Three cities vie for 2022 Winter Olympic Games

Beijing, Oslo and Almaty will contest the race to win the right to host the 2022 Winter Olympics, the Lausanne-based International Olympic Committee (IOC) announced on Monday.

Three cities vie for 2022 Winter Olympic Games
View of Almaty, one of three cities vying for 2022 Winter Olympics. Photo: FixerKZ/Wikimedia Commons

The three cities, which in IOC-speak were granted formal candidate status, were the only remaining bidders in the race after the Swedish capital Stockholm, Krakow in Poland and Lviv in Ukraine pulled out.
The IOC's president, Thomas Bach, told reporters that a meeting of the Olympic body's executive committee had "extensively discussed" the bids of Beijing, Oslo and Almaty during a session on Monday.
"These three candidates have totally different approaches in terms of heritage, budget, infrastructure, but all impressed us," he said at the IOC's headquarters overlooking Lake Geneva.
The winner will be announced on July 31st 2015 at an IOC congress in Kuala Lumpur.
The 2018 Winter Olympics will take place in Pyeongchang, South Korea, while the 2014 edition was held in the Russian resort of Sochi.
Bach underlined that the IOC does not have a one-size-fits-all approach to the Olympics.
"The cities are encouraged to produce bids that are best suited to their circumstances," he said.

"The plans should reflect their own specific vision for how the Olympic Games can benefit their cities and regions to ensure positive, sustainable legacies for their populations," Bach said.

"Oslo, Almaty and Beijing have addressed this."
The IOC said that Norwegian capital Oslo's bid centres on youth and aims to build on the highly-regarded legacy of the 1994 Winter Olympics in the town of Lillehammer, as well as seeking to encourage people to embrace a healthier lifestyle.
Kazakhstan's former capital Almaty, which remains the former Soviet republic's economic powerhouse, meanwhile aims to use the Olympics to transform itself into a sports, tourism and convention hub in Central Asia.
If Beijing were to win the bidding race, the Chinese capital would make history as the first city to hold both the summer and winter games, having hosted the 2008 Olympics.
The German city of Munich —  which hosted the 1972 Olympics — had aimed to claim that crown in 2018 but lost out to Pyeongchang.
The IOC said that Beijing wanted to build on the legacy of 2008, using venues built for those games and also create a winter sports centre for China, providing a springboard for the development of new tourism opportunities.

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Russian athletes lose appeal over Olympics ban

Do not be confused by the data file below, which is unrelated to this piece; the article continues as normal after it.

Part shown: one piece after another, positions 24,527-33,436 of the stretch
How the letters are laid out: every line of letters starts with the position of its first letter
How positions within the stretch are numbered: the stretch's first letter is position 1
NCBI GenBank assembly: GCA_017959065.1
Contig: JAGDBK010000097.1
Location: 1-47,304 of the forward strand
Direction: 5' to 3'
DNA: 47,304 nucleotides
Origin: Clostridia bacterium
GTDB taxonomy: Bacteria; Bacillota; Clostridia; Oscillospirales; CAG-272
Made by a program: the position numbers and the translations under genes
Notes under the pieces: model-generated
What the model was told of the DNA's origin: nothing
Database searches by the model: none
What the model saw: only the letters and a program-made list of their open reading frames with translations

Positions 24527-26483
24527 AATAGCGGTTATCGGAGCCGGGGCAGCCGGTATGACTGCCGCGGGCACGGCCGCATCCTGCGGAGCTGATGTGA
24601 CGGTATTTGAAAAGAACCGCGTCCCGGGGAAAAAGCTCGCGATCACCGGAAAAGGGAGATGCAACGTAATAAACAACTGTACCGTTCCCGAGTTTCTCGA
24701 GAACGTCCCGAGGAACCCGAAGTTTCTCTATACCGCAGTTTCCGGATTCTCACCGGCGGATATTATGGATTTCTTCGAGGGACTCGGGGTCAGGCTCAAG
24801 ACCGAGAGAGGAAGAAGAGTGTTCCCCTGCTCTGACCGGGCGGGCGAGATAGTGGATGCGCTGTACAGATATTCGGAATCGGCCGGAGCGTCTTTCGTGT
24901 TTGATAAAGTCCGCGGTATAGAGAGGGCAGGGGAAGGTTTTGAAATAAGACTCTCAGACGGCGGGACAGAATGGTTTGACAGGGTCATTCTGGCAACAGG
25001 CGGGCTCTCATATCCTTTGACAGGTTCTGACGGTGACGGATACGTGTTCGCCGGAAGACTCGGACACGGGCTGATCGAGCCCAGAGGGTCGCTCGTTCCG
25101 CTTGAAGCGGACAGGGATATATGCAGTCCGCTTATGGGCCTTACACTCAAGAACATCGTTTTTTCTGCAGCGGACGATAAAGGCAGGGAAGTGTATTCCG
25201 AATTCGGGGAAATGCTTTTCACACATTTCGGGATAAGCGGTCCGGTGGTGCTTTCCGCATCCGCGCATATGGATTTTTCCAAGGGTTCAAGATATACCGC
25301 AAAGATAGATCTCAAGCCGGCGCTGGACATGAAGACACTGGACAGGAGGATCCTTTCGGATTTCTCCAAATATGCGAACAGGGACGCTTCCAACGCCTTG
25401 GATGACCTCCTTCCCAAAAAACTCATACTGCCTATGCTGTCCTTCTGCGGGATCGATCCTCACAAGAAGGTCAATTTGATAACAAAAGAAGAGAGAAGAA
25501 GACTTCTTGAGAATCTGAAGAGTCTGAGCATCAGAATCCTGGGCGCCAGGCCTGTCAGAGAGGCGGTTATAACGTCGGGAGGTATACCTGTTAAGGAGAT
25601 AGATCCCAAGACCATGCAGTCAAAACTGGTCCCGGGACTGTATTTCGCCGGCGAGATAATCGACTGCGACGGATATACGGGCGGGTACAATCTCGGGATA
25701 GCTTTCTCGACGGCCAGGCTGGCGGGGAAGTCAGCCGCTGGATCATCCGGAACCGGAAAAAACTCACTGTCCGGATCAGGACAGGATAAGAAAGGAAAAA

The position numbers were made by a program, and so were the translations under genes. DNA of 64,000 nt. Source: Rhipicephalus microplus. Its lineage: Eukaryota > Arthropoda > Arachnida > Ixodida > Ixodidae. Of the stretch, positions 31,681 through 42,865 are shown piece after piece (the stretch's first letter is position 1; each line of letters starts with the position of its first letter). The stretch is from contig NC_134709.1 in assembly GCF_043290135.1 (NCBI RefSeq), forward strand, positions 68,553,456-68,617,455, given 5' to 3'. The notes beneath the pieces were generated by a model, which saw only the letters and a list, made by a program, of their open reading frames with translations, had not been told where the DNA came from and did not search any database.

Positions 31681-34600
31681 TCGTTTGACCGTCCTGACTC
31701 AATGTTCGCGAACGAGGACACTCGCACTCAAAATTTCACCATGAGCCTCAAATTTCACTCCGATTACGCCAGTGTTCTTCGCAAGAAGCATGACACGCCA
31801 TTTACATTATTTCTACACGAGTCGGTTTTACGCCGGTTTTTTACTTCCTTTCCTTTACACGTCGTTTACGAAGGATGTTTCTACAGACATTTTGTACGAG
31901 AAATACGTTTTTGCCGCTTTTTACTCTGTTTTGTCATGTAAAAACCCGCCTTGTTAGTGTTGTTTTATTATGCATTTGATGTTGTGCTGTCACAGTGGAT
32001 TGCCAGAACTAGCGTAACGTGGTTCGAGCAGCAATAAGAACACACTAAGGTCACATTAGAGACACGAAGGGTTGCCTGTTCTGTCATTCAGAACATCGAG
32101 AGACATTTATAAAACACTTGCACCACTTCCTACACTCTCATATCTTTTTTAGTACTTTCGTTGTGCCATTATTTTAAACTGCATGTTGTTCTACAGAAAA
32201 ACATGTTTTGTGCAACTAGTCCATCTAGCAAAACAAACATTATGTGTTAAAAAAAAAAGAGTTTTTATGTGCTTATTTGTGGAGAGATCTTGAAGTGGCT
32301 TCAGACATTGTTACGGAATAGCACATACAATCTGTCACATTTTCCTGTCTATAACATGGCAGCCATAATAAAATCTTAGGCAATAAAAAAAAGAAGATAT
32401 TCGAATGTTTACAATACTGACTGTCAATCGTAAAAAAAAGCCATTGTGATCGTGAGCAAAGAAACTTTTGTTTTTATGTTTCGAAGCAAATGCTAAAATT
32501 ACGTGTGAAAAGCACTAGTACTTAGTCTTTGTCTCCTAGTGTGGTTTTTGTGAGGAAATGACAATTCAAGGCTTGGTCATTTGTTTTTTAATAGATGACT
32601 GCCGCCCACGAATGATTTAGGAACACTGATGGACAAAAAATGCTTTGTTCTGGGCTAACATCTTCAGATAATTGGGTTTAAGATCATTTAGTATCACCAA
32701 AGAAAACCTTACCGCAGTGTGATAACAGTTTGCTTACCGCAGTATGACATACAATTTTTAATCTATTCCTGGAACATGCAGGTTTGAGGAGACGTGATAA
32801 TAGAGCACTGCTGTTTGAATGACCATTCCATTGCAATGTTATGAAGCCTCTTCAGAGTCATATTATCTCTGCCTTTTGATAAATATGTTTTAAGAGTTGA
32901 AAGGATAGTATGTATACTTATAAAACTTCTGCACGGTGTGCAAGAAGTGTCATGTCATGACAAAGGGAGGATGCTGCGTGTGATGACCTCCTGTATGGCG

Forty-seven Russians implicated in doping lost a last-minute court bid to take part in the Pyeongchang Winter Olympics on Friday, just hours before the opening ceremony.

Russian athletes lose appeal over Olympics ban
Photo: Fabrice Coffrini/AFP
The applicants, who included Korean-born speed skater Victor An, had asked the Court of Arbitration for Sport to overturn an International Olympic Committee decision not to invite them to Pyeongchang.
“The applications filed by Russian athletes and coaches have been dismissed,” the CAS said in a statement.
The Russian situation has proved highly contentious in the build-up to Pyeongchang, after their team was banned but a certain number of “clean” Russian athletes were allowed to take part as neutrals.
Fifteen of those who lost their bids on Friday were among a group of 28 who controversially had life bans from the Olympics overturned last week by CAS, which cited insufficient evidence.
The other 32, including An, biathlon gold medallist Anton Shipulin and Sergei Ustyugov, a cross-country skiing world champion, were omitted from the list of Russians invited to Pyeongchang.
“In its decisions, the CAS arbitrators have considered that the process created by the IOC to establish an invitation list of Russian athletes to compete as Olympic Athletes from Russia (OAR) could not be described as a sanction but rather as an eligibility decision,” CAS said.
However, the CAS decision may not be the end of the matter. A source close to the IOC has told AFP that the 47 Russians have also lodged a case with a Swiss civil court in Lausanne.
A spokesman for the neutral Russian team, the 'Olympic Athletes from Russia', declined to comment when approached by AFP.